Another popular attack vector is email spam with malicious attachments that infect users' computers with malware. Malicious attachments usually carry trojans that are capable of stealing passwords, banking information, and other sensitive information.

In such attacks, cybercriminals' main goal is to trick their potential victims into opening an infected email attachment. To achieve this goal, email messages usually talk about recently received invoices, faxes, or voice messages.

If a potential victim falls for the lure and opens the attachment, their computers get infected, and cybercriminals can collect a lot of sensitive information.

While it's a more complicated method to steal personal information (spam filters and antivirus programs usually detect such attempts), if successful, cybercriminals can get a much wider array of data and can collect information for a long period of time.

Sextortion email icon Sextortion Emails

This is a type of phishing. In this case, users receive an email claiming that a cybercriminal could access the webcam of the potential victim and has a video recording of one's masturbation.

To get rid of the video, victims are asked to pay a ransom (usually using Bitcoin or another cryptocurrency). Nevertheless, all of these claims are false - users who receive such emails should ignore and delete them.

How to spot a malicious email?

While cyber criminals try to make their lure emails look trustworthy, here are some things that you should look for when trying to spot a phishing email:

  • Check the sender's ("from") email address: Hover your mouse over the "from" address and check if it's legitimate. For example, if you received an email from Microsoft, be sure to check if the email address is @microsoft.com and not something suspicious like @m1crosoft.com, @microsfot.com, @account-security-noreply.com, etc.
  • Check for generic greetings: If the greeting in the email is "Dear user", "Dear @youremail.com", "Dear valued customer", this should raise suspiciousness. Most commonly, companies call you by your name. Lack of this information could signal a phishing attempt.
  • Check the links in the email: Hover your mouse over the link presented in the email, if the link that appears seems suspicious, don't click it. For example, if you received an email from Microsoft and the link in the email shows that it will go to firebasestorage.googleapis.com/v0... you shouldn't trust it. It's best not to click any links in the emails but to visit the company website that sent you the email in the first place.
  • Don't blindly trust email attachments: Most commonly, legitimate companies will ask you to log in to their website and to view any documents there; if you received an email with an attachment, it's a good idea to scan it with an antivirus application. Infected email attachments are a common attack vector used by cybercriminals.

To minimise the risk of opening phishing and malicious emails we recommend using Combo Cleaner Antivirus for Windows

Example of a spam email:

Example of an email spam

What to do if you fell for an email scam?

  • If you clicked on a link in a phishing email and entered your password - be sure to change your password as soon as possible. Usually, cybercriminals collect stolen credentials and then sell them to other groups that use them for malicious purposes. If you change your password in a timely manner, there's a chance that criminals won't have enough time to do any damage.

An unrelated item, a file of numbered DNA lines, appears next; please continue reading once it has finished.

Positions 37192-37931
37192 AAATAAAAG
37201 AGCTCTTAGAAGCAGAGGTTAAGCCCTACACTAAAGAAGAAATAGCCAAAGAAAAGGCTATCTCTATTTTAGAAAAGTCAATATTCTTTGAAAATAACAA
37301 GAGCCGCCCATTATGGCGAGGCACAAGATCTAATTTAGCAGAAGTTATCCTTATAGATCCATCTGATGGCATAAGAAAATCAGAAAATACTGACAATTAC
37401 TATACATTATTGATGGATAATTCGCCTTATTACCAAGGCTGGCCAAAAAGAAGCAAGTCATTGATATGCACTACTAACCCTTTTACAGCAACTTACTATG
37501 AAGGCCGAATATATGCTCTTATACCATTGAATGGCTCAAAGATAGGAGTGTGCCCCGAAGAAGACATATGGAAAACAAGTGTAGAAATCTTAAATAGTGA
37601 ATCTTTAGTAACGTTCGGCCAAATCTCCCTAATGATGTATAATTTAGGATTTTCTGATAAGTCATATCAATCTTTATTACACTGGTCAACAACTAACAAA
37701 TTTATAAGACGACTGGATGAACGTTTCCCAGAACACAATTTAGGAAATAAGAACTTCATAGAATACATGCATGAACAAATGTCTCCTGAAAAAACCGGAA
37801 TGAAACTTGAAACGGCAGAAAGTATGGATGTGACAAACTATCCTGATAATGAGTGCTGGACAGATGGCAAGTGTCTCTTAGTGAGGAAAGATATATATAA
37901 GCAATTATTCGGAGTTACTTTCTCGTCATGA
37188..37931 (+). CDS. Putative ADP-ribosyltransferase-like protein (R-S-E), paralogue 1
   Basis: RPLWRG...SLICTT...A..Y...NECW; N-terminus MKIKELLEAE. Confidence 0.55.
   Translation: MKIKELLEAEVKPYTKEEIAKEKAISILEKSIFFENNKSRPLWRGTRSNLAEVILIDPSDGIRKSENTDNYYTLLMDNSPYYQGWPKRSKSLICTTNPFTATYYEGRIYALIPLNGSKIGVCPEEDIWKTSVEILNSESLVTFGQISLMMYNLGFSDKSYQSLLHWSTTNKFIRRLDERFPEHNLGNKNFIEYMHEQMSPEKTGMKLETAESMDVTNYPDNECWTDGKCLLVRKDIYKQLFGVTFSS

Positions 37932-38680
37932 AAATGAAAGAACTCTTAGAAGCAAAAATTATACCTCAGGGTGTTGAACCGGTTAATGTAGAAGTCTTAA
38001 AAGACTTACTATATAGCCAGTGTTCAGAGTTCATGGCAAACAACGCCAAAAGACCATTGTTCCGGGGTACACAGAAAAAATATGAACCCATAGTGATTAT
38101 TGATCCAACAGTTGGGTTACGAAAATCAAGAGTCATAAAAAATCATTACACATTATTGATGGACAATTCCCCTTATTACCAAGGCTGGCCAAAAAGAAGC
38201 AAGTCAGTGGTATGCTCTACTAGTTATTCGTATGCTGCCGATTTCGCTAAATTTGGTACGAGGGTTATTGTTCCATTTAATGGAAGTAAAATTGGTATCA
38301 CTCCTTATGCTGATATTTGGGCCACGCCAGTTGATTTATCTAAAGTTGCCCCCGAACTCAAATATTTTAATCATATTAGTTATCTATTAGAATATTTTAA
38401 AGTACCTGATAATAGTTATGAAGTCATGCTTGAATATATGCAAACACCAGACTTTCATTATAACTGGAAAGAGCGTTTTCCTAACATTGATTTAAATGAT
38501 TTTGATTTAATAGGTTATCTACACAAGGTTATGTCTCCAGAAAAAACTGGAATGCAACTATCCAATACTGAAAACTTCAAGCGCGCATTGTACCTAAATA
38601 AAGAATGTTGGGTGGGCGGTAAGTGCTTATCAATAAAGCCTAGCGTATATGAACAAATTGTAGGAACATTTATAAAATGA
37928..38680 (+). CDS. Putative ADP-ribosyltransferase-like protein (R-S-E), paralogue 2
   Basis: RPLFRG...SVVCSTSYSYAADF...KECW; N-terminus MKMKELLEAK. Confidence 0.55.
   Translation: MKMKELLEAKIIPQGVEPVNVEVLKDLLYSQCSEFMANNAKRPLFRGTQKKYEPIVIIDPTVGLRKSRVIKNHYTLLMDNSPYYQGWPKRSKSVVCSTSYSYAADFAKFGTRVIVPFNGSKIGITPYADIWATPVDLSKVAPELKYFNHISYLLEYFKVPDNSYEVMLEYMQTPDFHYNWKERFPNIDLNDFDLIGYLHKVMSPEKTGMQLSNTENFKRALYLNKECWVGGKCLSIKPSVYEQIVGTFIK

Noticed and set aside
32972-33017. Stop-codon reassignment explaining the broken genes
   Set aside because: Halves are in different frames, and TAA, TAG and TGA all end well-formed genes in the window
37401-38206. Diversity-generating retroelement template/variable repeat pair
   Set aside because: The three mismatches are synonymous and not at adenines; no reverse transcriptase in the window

• If you entered your credit card information - contact your bank as soon as possible and explain the situation. There's a good chance that you will need to cancel your compromised credit card and get a new one.
  • If you see any signs of identity theft - you should immediately contact the Federal Trade Commission. This institution will collect information about your situation and create a personal recovery plan.
  • If you opened a malicious attachment - your computer is probably infected, you should scan it with a reputable antivirus application. For this purpose, we recommend using Combo Cleaner Antivirus for Windows.
  • Help other Internet users - report phishing emails to Anti-Phishing Working Group, FBI’s Internet Crime Complaint Center, National Fraud Information Center and U.S. Department of Justice.

Frequently Asked Questions (FAQ)

Why did I receive this email?

Spam emails are not personal. These letters are distributed in mass-scale campaigns – therefore, thousands of users receive identical ones.

I have provided my personal information when tricked by this spam email, what should I do?

If you've disclosed your account credentials – change the passwords of all potentially exposed accounts and inform their official support without delay. And if you have provided other private data (e.g., ID card details, credit card numbers, etc.) – immediately contact the appropriate authorities.

I have read a spam email but didn't open the attachment, is my computer infected?

No, merely opening an email will not initiate system infection chains. Devices are infected when malicious attachments or links present in spam mail are opened/clicked.

I have downloaded and opened a file attached to a spam email, is my computer infected?

If it was an executable (.exe, .run, etc.) – most likely, yes – your device was infected. And if it was a document (.doc, .xls, .pdf, etc.) – you might have avoided triggering an infection chain, as these formats may require additional user interaction (e.g., enabling macro commands) to start downloading/installing malware.

Will Combo Cleaner remove malware infections present in email attachments?

Yes, Combo Cleaner can detect and eliminate nearly all known malware infections. However, keep in mind that sophisticated malicious software usually hides deep within systems – therefore, running a full system scan is crucial.

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About the author:

Tomas Meskauskas

Tomas Meskauskas - expert security researcher, professional malware analyst.

I am passionate about computer security and technology. I have an experience of over 10 years working in various companies related to computer technical issue solving and Internet security. I have been working as an author and editor for pcrisk.com since 2010. Follow me on Twitter and LinkedIn to stay informed about the latest online security threats. Contact Tomas Meskauskas.

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Malware activity

Global malware activity level today:

Medium threat activity

Increased attack rate of infections detected within the last 24 hours.